Post by Stephen Faulk » Mon Dec 10, 2018 5:29 am

Why is everyone so scared of dark top on light body? Cedar with Cypress back and sides had been a standard for flamenco guitars. What's the problem besides personal taste?

The thing you have to do is warm up the finish on the body. It doesn't take much to get a nuanced balance between the top and the back and side. You don't have to make the sides darker, you have to pull the top and body together with warmth in the color of the top and back.

I finish with blond shellac and after the bodying up is complete I work over it with garnet with a touch of gold stain. The nuance I the color shows on the cedar, the color is subtle. Then the sides and back get warmed up until the top and body have a cohesive color relationship. If the maple is warm color and the chatoyance is vibrant and deep the the top and back/ sides will marry.

The one I just finished has a Cherry wood bridge, which also has been tuned down with red - brown shellac glazes. That also helps to make the whole guitar be complementary between front and back.

The light body with darker top is a beautiful look, but you have to work at making it not jarring, which is actually pretty easy. If you leave the sides chalky white looking in comparison to the top, of course it will be grating on the eyes, but if you moderate the tonal pallette of natural wood color and finish color it can be satisfying to look at.
Here's a link to the one I just finished.

I also brought a liberal amount of maple into the rosette and head stocks, which also serves to integrate the chosen woods. It was all done with design fore thought.

https://www.classicalguitardelcamp.com/ ... 1&t=124180
Patience at the bending iron pays in rounded dividends!

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lucho
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Re: Maple v Walnut and soundboard pairing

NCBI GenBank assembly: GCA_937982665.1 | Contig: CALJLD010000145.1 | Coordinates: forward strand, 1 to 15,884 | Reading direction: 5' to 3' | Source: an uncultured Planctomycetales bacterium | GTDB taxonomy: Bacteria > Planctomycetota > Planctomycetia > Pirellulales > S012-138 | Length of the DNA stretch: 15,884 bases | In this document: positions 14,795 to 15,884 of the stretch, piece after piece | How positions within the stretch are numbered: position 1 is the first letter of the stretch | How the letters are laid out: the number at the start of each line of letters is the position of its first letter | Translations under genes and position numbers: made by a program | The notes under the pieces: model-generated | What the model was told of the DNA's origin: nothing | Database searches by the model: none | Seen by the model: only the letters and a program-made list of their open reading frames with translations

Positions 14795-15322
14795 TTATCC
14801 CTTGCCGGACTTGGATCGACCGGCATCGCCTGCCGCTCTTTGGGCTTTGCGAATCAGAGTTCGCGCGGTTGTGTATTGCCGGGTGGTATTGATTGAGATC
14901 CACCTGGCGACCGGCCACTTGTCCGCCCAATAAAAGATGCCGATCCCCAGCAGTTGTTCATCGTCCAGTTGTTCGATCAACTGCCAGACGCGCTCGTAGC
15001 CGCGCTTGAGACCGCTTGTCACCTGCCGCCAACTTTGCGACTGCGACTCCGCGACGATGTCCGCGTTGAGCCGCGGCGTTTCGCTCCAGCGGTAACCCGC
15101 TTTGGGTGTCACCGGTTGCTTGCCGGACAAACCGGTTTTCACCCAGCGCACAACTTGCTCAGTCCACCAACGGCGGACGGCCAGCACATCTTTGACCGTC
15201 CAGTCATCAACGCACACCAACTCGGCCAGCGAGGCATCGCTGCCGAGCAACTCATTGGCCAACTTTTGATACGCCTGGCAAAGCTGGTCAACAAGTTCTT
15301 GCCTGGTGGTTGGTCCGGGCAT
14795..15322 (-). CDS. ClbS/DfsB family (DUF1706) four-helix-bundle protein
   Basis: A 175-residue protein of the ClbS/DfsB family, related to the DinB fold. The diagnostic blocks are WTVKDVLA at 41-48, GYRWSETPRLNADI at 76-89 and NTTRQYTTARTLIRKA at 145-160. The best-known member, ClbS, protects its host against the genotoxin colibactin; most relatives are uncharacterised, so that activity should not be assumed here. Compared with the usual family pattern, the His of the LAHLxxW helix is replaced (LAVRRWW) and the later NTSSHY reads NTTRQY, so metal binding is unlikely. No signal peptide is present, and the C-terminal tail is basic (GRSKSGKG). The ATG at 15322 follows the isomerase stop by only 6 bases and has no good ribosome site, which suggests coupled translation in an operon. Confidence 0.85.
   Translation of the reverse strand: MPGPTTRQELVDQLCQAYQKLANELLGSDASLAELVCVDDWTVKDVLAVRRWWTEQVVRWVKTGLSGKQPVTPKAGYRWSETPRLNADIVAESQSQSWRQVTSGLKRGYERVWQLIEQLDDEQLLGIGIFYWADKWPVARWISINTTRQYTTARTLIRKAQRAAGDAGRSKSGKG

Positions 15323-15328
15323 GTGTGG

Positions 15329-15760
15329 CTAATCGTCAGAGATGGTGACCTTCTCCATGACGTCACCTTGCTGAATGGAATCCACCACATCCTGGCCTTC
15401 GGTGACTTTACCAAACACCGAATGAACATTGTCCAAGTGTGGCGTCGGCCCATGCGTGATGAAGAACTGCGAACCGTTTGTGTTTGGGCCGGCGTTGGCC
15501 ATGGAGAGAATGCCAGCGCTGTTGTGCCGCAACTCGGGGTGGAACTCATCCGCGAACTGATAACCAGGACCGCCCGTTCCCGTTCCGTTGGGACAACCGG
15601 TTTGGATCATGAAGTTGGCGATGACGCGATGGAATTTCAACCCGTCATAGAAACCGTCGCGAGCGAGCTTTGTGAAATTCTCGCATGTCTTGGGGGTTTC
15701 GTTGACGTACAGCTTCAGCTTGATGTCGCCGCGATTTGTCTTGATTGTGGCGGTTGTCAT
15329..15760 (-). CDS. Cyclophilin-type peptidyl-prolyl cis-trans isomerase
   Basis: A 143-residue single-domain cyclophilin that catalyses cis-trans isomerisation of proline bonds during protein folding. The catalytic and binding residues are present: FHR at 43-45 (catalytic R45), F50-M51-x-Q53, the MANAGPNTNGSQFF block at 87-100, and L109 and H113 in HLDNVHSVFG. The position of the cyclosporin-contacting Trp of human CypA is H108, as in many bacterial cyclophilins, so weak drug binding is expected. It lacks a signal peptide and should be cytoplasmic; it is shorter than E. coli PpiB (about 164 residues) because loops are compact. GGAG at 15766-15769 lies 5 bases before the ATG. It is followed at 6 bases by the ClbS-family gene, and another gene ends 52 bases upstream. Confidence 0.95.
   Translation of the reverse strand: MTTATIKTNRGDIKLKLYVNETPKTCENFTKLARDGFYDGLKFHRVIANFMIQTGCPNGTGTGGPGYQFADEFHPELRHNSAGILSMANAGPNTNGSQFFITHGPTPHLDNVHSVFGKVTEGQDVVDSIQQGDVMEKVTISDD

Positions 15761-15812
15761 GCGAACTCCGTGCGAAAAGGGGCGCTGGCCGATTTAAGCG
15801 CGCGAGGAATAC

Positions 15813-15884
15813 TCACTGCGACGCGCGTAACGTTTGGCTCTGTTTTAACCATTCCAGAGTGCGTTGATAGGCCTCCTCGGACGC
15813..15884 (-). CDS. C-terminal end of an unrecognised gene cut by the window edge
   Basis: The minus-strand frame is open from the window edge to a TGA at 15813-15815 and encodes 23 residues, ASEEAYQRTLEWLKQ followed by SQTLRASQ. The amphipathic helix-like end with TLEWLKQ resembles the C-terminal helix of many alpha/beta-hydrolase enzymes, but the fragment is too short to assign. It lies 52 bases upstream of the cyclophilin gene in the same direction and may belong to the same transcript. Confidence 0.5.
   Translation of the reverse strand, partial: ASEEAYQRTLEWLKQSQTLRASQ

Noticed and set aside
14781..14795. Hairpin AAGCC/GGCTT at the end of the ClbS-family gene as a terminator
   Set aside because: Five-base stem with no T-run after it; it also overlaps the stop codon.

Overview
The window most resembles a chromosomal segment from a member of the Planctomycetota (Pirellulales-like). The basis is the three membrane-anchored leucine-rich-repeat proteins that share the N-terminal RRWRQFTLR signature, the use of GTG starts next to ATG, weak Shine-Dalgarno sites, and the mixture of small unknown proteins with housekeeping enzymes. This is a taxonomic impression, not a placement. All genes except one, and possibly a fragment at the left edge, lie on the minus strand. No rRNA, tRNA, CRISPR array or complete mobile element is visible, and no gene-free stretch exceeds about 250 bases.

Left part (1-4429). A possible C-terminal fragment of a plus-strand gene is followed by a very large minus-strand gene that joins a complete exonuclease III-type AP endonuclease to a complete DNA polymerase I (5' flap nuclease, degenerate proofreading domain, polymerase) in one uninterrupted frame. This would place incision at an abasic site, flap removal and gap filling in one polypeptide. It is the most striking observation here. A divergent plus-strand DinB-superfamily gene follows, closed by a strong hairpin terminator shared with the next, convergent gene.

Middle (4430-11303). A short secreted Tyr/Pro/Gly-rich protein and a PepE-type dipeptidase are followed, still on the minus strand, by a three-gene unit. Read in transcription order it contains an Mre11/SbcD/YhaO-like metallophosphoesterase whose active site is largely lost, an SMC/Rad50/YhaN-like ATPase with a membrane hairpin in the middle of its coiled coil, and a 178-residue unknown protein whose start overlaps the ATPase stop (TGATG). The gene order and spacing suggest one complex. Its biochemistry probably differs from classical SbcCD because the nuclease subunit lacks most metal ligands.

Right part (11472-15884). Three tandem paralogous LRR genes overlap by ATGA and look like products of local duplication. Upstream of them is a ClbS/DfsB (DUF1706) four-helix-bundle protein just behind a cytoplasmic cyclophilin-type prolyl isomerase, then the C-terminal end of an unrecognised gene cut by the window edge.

Post by lucho » Wed Dec 12, 2018 3:42 pm

Thanks all.

As I browse tonewood dealers online I note that ABW varies quite a bit: with/without sapwood, heavily striated or even textured, curly/flamed or not, dark or light, I have even seen a nicely figured crotch piece. Basically everything from very plain to highly figured and complex. While I love a nicely figured piece, I'm inclined to simpler wood (maybe I'm too enamored with the simple backs of Torres and Hauser). In any case, due to its lack of popularity in the classical world there aren't many examples of ABW online.

Those of you that have built AB walnut classical guitars, would you mind sharing some images?

Martin Woodhouse
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Re: Maple v Walnut and soundboard pairing

Post by Martin Woodhouse » Wed Dec 12, 2018 7:50 pm

A black walnut 8-string that I'm finishing at the moment.
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lucho
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Re: Maple v Walnut and soundboard pairing

Post by lucho » Fri Dec 14, 2018 4:30 am

Martin Woodhouse wrote:
Wed Dec 12, 2018 7:50 pm
A black walnut 8-string that I'm finishing at the moment.
Very nice, Martin. The flame is the right amount (for my tastes, at least).